Versace SS19 don't go well with vomit.
Best get a stand in for your stand up



posted on Apr, 25 2019 @ 03:43 PM
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originally posted by: pthena




There's a very ambiguous saying about casting pearls before swine that some people use to justify themselves in the face of rejection. I never considered that I ever understood that before. So just now I found a pretty good quote:


In Divine Conspiracy, Dallas Willard offers another interpretation. In it, Jesus is not speaking of a wonderful treasure (the pearl), or whether the audience is fit to have it (the swine). Instead, he is observing that the pearl is not helpful. "Pigs cannot digest pearls, cannot nourish themselves upon them." He concludes that this reflects "our efforts to correct and control others by pouring out our good things" that our audience is not ready for, and that our seemingly good intentions will ultimately yield anger, resentment and attack by the audience. This turns the analogy into one that exposes one's self-superiority in thinking the other needs the unbidden advice.
Pearls before swine

Now that makes sense to me. I'll try to remember that next time I feel aggrieved over rejection. What really sucks hard though is when I'm not even giving advice and then I'm accused of giving advice.


Good thread.


What a fascinating way of looking at that saying. Thank you for sharing pthena!
Oops the quote I'm referring to isn't showing up and I don't know why. Here it is:

In Divine Conspiracy, Dallas Willard offers another interpretation. In it, Jesus is not speaking of a wonderful treasure (the pearl), or whether the audience is fit to have it (the swine). Instead, he is observing that the pearl is not helpful. "Pigs cannot digest pearls, cannot nourish themselves upon them." He concludes that this reflects "our efforts to correct and control others by pouring out our good things" that our audience is not ready for, and that our seemingly good intentions will ultimately yield anger, resentment and attack by the audience. This turns the analogy into one that exposes one's self-superiority in thinking the other needs the unbidden advice. Pearls before swine



edit on 25-4-2019 by zosimov because: (no reason given)



posted on Apr, 25 2019 @ 04:01 PM
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a reply to: zosimov

Sometimes external quotes don't show up if nested inside quotes. Wonky nesting.

That saying came to mind when I contemplated the last time I really felt personally offended in a visceral way. Ego damage or whatever. That's actually what prompted me to post the Misunderstanding story. (shameless plug)

That interpretation of pearls before swine seems more real than conventional interpretations.
Glad you liked it



edit on 25-4-2019 by pthena because: (no reason given)



posted on Apr, 25 2019 @ 04:06 PM
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a reply to: zosimov




I'm curious about your take on Daryl Davis (case highlighted in OP). How many KKK hoods would that man have collected had he chosen to take the Klan on through violence or to meet them in kind?
(Though I'm not convinced this is an example of turning the other cheek. It seems related but maybe not quite the same concept.)

Great discussion ATS!


I love the case of Daryl Davis and the work he's done. I highly recommend his documentary.

I do not think his case is an example of turning the other cheek. It's the same with MLK. Had they applied "turn the other cheek", I don't think they would have done anything at all.



posted on Apr, 25 2019 @ 04:08 PM
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originally posted by: CriticalStinker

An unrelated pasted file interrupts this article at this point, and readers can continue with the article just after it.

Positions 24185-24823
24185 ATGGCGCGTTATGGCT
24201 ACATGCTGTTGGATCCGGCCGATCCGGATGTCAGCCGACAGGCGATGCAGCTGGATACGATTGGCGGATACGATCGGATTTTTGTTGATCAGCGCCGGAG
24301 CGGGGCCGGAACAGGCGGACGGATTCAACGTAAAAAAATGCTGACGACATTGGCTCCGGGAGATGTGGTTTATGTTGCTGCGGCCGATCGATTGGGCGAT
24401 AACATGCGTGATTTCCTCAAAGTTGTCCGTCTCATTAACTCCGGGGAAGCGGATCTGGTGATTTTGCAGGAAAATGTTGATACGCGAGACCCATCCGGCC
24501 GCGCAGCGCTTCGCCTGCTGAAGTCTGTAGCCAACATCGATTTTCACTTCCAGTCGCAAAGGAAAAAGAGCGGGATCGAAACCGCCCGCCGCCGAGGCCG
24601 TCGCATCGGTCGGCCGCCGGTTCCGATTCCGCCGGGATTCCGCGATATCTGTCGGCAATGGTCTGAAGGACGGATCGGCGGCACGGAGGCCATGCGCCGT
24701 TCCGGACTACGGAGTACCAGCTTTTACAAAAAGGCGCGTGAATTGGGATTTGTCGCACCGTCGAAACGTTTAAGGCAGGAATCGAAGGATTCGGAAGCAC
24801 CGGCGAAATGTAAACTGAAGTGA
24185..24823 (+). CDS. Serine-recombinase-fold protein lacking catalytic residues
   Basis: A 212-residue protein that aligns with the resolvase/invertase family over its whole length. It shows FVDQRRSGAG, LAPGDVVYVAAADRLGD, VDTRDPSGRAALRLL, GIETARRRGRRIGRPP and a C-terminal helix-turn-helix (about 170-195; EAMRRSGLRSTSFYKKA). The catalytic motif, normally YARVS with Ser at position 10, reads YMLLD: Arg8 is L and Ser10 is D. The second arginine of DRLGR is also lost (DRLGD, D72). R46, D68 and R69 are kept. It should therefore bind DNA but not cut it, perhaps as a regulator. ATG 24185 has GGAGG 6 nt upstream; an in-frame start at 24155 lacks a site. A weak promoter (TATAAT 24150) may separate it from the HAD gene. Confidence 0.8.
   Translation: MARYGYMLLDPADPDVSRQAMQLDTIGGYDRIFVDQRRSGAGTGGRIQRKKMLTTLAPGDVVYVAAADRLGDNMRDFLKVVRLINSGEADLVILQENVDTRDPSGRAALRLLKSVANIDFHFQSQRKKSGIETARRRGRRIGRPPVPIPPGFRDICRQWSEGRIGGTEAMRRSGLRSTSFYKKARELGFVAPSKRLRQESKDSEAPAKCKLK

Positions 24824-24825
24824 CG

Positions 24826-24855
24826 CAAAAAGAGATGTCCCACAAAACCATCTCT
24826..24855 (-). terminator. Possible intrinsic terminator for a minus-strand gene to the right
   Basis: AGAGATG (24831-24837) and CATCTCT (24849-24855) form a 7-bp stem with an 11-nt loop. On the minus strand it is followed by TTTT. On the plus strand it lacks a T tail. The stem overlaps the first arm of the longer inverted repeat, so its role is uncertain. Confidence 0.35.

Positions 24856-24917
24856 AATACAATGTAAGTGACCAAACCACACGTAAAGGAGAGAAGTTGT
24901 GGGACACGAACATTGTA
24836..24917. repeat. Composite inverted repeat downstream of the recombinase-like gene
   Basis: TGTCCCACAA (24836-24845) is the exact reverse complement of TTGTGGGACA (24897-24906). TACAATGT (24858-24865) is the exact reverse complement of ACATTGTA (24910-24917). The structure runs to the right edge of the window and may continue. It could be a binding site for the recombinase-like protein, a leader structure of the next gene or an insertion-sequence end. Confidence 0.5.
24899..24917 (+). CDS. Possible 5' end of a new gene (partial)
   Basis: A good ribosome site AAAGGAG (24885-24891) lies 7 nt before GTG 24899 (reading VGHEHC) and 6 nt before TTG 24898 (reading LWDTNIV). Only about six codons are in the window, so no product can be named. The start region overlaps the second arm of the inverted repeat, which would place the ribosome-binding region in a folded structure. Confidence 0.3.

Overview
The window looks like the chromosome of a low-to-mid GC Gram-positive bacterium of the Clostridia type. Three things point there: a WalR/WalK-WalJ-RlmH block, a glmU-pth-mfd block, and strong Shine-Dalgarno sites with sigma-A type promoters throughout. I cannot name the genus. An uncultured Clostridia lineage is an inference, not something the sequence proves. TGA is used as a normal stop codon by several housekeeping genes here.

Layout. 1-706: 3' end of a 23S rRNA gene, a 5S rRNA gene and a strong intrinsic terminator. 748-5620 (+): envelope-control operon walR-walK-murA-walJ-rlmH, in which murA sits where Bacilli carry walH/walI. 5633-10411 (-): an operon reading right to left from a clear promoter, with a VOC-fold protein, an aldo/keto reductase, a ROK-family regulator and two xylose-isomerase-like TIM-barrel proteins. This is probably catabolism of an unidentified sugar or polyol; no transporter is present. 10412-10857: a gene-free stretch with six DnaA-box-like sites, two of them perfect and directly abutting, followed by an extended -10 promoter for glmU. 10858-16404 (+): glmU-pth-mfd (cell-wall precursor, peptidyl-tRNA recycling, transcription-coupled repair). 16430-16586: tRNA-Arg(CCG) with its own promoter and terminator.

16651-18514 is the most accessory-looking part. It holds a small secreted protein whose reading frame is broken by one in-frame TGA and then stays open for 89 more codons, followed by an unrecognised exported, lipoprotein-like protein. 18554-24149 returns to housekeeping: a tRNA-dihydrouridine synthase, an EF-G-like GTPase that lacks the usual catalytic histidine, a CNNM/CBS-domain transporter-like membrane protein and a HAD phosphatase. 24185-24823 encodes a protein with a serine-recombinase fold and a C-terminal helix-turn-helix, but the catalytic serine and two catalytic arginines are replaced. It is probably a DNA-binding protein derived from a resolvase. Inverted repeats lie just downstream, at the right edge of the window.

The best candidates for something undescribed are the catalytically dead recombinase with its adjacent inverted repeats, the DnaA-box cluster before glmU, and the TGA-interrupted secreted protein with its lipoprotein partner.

a reply to: Tartuffe


But in the context of Matthew 5 the punishment for not abiding by the commandments was to burn in hell. As I see it, these are Jesus' tips for avoiding eternal torment in the lake of fire. That's why it is much better to turn the other cheek, or to gouge out your own eye, because at least you won't burn in hell.


At the end of the day if the book is true, I think it all comes down to intent. Is their righteousness by living purely out of fear of damnation or reward of salvation? Or does one try to do the right thing just because it's the right thing? I don't look at the bible by verses but rather as a whole. The end message to me has always been religion and dogma can be just as bad as anything else. Just try and do whats right without waiver. Sometimes standing up for your principles means you have to take a blow to your pride.


But principles can be wrong. I think that's the case with "turn the other cheek", and pacifism in general.



posted on Apr, 25 2019 @ 04:37 PM
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a reply to: Tartuffe

I don't see the concept of "turning one's cheek" as one of passivity, as it requires the act of turning away from violence and toward a different potential solution by forcing the opponent's hand (lower it or strike again).

Davis put himself in tremendously vulnerable position and forced his opponents to examine and justify (and ultimately reject) their own actions. I suppose this is where I see his case as related to the subject.



posted on Apr, 25 2019 @ 05:32 PM
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originally posted by: zosimov
a reply to: Tartuffe

I don't see the concept of "turning one's cheek" as one of passivity, as it requires the act of turning away from violence and toward a different potential solution by forcing the opponent's hand (lower it or strike again).

Davis put himself in tremendously vulnerable position and forced his opponents to examine and justify (and ultimately reject) their own actions. I suppose this is where I see his case as related to the subject.


I understand the modern concept of turn the other cheek, but we should remember that it was always just an example in support of a greater principle, namely, "do not resist an evil person".

"You have heard that it was said, ‘Eye for eye, and tooth for tooth.’[a] 39 But I tell you, do not resist an evil person. If anyone slaps you on the right cheek, turn to them the other cheek also. 40 And if anyone wants to sue you and take your shirt, hand over your coat as well. 41 If anyone forces you to go one mile, go with them two miles. 42 Give to the one who asks you, and do not turn away from the one who wants to borrow from you."

One could devise many more examples with the same principle. If someone wants your freedom, put yourself in chains. If someone wants take your wife for his own, give them your daughter as well. If someone wants your life, dig your grave for him and lie in it.

This is to give up yourself to exploitation, abuse, slavery, and tyranny.